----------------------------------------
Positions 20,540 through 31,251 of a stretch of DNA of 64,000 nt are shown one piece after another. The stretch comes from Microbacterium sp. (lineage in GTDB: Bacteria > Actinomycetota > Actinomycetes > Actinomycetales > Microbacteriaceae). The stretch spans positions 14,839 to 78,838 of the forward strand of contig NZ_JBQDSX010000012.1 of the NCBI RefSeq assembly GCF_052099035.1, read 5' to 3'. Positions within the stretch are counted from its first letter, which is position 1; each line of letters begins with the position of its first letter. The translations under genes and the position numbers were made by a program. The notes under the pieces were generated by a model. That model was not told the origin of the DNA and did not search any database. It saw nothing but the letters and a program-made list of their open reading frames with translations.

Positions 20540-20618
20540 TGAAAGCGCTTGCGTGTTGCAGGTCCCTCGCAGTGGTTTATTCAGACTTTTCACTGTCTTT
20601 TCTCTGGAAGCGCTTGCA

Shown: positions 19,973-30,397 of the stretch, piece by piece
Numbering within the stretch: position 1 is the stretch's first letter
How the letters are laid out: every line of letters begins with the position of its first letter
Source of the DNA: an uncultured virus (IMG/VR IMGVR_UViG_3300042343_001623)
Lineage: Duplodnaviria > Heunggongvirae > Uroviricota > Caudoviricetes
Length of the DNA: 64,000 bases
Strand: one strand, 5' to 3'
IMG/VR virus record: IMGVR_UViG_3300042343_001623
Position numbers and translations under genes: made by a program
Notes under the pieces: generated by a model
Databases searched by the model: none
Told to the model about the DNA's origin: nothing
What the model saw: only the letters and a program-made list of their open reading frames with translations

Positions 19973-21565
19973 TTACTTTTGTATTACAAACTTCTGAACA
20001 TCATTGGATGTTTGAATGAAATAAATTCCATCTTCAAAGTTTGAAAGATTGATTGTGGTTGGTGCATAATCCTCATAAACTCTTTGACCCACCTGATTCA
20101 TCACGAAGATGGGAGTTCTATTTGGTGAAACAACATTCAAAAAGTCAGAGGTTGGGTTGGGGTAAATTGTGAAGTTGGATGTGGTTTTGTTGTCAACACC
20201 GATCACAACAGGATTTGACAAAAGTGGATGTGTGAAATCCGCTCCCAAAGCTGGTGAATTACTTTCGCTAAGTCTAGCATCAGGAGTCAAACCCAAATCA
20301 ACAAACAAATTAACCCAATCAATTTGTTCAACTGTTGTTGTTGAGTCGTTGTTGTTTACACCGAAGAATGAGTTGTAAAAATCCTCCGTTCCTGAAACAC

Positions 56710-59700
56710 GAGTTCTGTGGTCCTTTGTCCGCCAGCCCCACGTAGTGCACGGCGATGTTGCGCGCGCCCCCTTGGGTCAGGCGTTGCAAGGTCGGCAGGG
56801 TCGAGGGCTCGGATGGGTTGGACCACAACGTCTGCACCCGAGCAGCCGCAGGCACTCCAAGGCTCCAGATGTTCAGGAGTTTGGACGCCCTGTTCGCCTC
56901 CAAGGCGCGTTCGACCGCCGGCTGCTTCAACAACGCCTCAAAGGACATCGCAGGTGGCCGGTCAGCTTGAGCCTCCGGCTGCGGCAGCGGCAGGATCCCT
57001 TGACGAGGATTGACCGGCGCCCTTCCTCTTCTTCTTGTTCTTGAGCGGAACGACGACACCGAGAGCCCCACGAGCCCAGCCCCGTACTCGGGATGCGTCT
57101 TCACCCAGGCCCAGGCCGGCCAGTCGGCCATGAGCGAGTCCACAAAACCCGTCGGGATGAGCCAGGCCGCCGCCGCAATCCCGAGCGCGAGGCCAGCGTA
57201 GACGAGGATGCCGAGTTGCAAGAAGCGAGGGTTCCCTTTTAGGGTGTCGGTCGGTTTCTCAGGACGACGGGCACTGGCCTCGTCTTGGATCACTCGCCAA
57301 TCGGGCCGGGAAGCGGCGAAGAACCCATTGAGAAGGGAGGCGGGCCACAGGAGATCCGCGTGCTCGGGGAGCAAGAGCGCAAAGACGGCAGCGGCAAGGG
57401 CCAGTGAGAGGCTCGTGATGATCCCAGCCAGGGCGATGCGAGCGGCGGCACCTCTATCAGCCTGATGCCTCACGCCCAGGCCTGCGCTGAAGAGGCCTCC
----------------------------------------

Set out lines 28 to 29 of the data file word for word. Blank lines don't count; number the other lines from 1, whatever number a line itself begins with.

57001 TGACGAGGATTGACCGGCGCCCTTCCTCTTCTTCTTGTTCTTGAGCGGAACGACGACACCGAGAGCCCCACGAGCCCAGCCCCGTACTCGGGATGCGTCT
57101 TCACCCAGGCCCAGGCCGGCCAGTCGGCCATGAGCGAGTCCACAAAACCCGTCGGGATGAGCCAGGCCGCCGCCGCAATCCCGAGCGCGAGGCCAGCGTA